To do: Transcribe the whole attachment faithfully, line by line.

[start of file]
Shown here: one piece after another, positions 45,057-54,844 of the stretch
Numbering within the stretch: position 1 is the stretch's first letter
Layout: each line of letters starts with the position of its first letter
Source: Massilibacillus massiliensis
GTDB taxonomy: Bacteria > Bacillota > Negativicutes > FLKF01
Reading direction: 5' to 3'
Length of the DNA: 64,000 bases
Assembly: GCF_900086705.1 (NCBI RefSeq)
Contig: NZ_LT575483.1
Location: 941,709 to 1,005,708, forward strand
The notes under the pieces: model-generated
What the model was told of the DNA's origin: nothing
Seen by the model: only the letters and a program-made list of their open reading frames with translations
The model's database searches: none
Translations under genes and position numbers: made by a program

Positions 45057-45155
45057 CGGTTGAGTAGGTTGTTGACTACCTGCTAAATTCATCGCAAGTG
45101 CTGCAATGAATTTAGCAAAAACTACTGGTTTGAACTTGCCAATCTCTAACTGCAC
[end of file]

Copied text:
Shown here: one piece after another, positions 45,057-54,844 of the stretch
Numbering within the stretch: position 1 is the stretch's first letter
Layout: each line of letters starts with the position of its first letter
Source: Massilibacillus massiliensis
GTDB taxonomy: Bacteria > Bacillota > Negativicutes > FLKF01
Reading direction: 5' to 3'
Length of the DNA: 64,000 bases
Assembly: GCF_900086705.1 (NCBI RefSeq)
Contig: NZ_LT575483.1
Location: 941,709 to 1,005,708, forward strand
The notes under the pieces: model-generated
What the model was told of the DNA's origin: nothing
Seen by the model: only the letters and a program-made list of their open reading frames with translations
The model's database searches: none
Translations under genes and position numbers: made by a program

Positions 45057-45155
45057 CGGTTGAGTAGGTTGTTGACTACCTGCTAAATTCATCGCAAGTG
45101 CTGCAATGAATTTAGCAAAAACTACTGGTTTGAACTTGCCAATCTCTAACTGCAC